“The field of metrology is a science. It’s a precision weighing instrument at the end of the day, so there are factors we needed to consider when developing the BinWeigh system, such as how long do drivers generally stop for at a site and how easy is it for them to operate without affecting their normal duties? Another factor we considered is maintaining and lifting the bin without damaging the precision-weighing technology. Our reliable technology ensures the driver doesn’t have to focus on learning to be in a stable position. It just works.”

“The main thing we became aware of on this journey, and we already had an approved underbody system, was that while the NMI approval is most important, the critical thing is to make the system suitable for the ‘bash and crash’ waste sector. This is as opposed to trying and teaching drivers how to be measurement people. We have managed to bring measurement to the waste sector, rather than vice versa.”

Yet despite the significant investment, Brenton concedes that the challenge is getting the industry to comply.

“Because it is a new technology, there’s probably a 25 per cent price differential than other sorts of non-legal or static on-board products in the market.”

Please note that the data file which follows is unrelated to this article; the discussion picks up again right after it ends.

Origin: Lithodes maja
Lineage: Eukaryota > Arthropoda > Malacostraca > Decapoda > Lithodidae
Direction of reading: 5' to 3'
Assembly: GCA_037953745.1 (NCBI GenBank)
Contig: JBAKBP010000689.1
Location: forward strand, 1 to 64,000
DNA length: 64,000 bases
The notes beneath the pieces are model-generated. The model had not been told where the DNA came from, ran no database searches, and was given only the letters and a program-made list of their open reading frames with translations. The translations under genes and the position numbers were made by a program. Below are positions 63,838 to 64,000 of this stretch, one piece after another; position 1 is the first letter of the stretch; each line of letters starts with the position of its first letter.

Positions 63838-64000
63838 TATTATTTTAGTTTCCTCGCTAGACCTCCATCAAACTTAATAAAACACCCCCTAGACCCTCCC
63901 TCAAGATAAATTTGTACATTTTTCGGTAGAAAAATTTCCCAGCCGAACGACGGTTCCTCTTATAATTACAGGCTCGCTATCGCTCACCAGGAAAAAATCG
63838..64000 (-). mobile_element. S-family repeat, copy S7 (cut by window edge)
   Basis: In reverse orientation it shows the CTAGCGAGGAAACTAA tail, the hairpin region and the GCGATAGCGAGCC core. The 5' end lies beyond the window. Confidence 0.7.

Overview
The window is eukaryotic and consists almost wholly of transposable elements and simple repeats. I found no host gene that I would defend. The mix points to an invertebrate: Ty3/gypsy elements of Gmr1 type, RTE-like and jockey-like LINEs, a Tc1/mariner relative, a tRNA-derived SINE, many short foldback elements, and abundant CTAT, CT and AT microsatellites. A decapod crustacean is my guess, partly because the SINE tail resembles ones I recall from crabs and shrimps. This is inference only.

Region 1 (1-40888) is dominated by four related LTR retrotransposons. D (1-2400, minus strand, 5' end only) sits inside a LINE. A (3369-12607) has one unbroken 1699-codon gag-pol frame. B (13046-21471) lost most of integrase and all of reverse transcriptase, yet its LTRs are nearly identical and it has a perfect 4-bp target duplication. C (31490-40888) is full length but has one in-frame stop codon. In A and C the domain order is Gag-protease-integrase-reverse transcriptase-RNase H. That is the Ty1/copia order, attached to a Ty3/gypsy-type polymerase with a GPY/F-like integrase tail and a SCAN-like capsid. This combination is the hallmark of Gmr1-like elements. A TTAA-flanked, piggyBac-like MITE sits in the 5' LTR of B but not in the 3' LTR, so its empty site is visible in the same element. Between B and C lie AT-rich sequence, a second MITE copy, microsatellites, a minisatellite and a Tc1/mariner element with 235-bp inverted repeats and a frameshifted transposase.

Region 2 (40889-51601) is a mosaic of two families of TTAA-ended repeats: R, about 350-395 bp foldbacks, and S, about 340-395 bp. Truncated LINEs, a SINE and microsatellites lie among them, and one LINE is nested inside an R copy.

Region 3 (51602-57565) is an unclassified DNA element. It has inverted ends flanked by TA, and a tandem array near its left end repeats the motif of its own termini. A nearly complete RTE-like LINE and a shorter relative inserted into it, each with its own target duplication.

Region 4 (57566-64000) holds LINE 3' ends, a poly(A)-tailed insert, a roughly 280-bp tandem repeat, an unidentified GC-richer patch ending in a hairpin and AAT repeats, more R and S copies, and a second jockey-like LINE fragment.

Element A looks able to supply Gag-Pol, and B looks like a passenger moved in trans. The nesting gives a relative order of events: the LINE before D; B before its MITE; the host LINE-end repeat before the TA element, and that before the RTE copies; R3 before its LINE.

The challenges will be to adapt to the various configurations of a variety of vehicles, he adds.

“There will be ongoing engineering to suit the different lifters and trucks that we will come across.”

“We’re now in a position where we’ve had some trials done and we’ve got companies like REMONDIS saying it’s going to use our systems, so that’s a rubber stamp of approval for me.”


Gerard Kissane.

Gerard Kissane, AMCS Group Head of ANZ Region, says the push towards WBB in Europe has been largely driven by the exorbitant cost of disposing of waste – affected by landfill levies. The company is currently working through the process of gaining NMI-approval within the Australian market.

AMCS Group has been involved in WBB since the company was founded in 2004. It has implemented WBB technology in its Ireland, Europe and US operations. Gerard argues its point of difference is processing both the bill sent out to the customer and weighing system used on the truck. “The guidelines here are similar to those in Europe, so we’re 100 per cent confident we’ll get an NMI approval soon,” Gerard says.

One hurdle the company sees is the manpower required to process WBB technology. In Ireland, there are no council contracts for residential waste collections. The market is fully privatised with each household having a subscription with a private collector.

“WBB is going to bring an additional administrative layer and I’m not sure all the companies looking at the technology are aware of it. The government is actually looking at making WBB a mandatory requirement in Ireland.”

Gerard explains that the waste collection system in Ireland is either by volume or weight-based, but a majority of customers are running a hybrid system. A heavy lifters allowance of up to 25kg protects the collector from losing money, taking into account the cost of running the service.